There’s nothing like some well-chosen photographs to add visual interest to your website, and, thanks to Flickr, you have an almost limitless assortment to choose from. If you need pictures of blooming flowers for a gardening booklist, or of the Pyramids for a pathfinder on Ancient Egypt, or of dogs and cats for an announcement of the library pet show, or nearly anything else you can think of, you’re likely to find exactly what you need on Flickr. You can even find pictures of your own community, and sometimes your own library on Flickr!
And it’s all free and legal, too, as long as you choose photographs that have been assigned a Creative Commons license by the photographer. Creative Commons licenses come in a few versions. All require Attribution, meaning you must give credit to the photographer, which in the Flickr world usually means a link back to the photographer’s Flickr account. Some Creative Commons licenses limit usage to noncommercial use, which shouldn’t affect library websites. Another option is whether or not the photograph can be used for derivative works. If not, you have to use the photograph in its original format. If derivative works are allowed, you can crop a photograph to fit your purpose, superimpose text, use it as part of a collage, etc. There’s also an option called ShareAlike – if this is in the license, it means that if you make a derivative, that new work has to be assigned the same license.
All Flickr photographs are labeled with copyright information. The Creative Commons ones are labeled as Some Rights Reserved and those words are a link to the specific license. For example, here’s a link to the license I use for most of my photographs: Attribution-Noncommercial-Share Alike.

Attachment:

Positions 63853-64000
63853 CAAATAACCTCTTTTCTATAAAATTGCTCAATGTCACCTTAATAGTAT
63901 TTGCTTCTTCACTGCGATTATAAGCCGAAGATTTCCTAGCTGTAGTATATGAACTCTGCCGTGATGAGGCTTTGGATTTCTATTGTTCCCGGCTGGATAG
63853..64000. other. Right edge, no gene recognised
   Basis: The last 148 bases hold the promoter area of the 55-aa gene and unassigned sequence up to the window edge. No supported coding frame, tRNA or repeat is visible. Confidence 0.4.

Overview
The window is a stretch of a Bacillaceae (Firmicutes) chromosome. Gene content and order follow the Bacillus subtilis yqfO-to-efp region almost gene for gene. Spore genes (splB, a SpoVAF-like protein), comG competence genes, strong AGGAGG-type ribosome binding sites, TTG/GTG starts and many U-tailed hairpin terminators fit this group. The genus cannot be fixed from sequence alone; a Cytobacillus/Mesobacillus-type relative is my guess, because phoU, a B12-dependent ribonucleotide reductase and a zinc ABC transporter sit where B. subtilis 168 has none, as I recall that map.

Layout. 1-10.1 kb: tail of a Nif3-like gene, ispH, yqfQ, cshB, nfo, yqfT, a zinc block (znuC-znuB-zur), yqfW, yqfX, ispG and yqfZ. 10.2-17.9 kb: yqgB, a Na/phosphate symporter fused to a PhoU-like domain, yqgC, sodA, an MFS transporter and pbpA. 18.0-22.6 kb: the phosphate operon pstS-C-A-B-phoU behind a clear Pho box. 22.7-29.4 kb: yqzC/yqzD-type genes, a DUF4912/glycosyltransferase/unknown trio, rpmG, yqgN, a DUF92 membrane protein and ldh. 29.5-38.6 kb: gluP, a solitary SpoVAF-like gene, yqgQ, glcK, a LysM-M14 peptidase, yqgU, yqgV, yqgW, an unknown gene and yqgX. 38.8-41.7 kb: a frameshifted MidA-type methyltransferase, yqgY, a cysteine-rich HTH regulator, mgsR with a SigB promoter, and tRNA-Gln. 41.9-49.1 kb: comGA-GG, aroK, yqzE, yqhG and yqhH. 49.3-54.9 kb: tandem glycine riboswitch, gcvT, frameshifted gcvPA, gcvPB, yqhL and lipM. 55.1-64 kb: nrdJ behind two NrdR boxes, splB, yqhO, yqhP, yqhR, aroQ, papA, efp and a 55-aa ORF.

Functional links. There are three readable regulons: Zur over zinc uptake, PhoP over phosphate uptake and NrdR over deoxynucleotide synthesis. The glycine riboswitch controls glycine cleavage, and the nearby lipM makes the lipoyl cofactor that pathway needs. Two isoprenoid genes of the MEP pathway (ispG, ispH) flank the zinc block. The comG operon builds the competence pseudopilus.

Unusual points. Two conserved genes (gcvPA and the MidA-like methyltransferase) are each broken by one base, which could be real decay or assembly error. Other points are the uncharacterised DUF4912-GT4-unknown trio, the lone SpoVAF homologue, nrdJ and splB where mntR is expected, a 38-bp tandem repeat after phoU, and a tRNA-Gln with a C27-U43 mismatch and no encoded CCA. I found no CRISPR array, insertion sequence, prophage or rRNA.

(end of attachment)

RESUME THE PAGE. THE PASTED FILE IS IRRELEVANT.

The easiest way to find these photographs is to do an Advanced Search, and limit by license. You can limit to any Creative Commons license, or add the Derivatives option if you’re looking for photographs you can crop and otherwise alter.
And here’s my best tip — when you get your search results, immediately change the sort to Interestingness. This is a formula that looks at things like the number of times an image has been viewed, how many times it has been marked a favorite, etc., and it tends to bring the best images to the top.
As long as you comply with the terms of the license, you don’t need to ask for permission to use the image. However, be sure to include the photo credit which is part of the terms of all Creative Commons licenses. It’s also common courtesy to send a message to the photographer telling them what you’re doing, including a link showing how you’re using it. If you have a Flickr account, it’s also a good to add a comment to the photograph with a link to your page.
You should also make sure you record the source of all images that you use on your website, noting that they were used in accordance with the Creative Commons license. This can be important in dealing with copyright issues later on, if people remove their photographs from Flickr and/or change the license. (You’re allowed to keep displaying photographs under the license that was in effect at the time you downloaded the image.)
- Creative Commons — Flickr’s Creative Commons Page
- Flickr’s Advanced Search — With options for limiting by license
- Sample Search: Tulips — Limited to Creative Commons licensed photographs that allow derivative works, sorted by Interestingness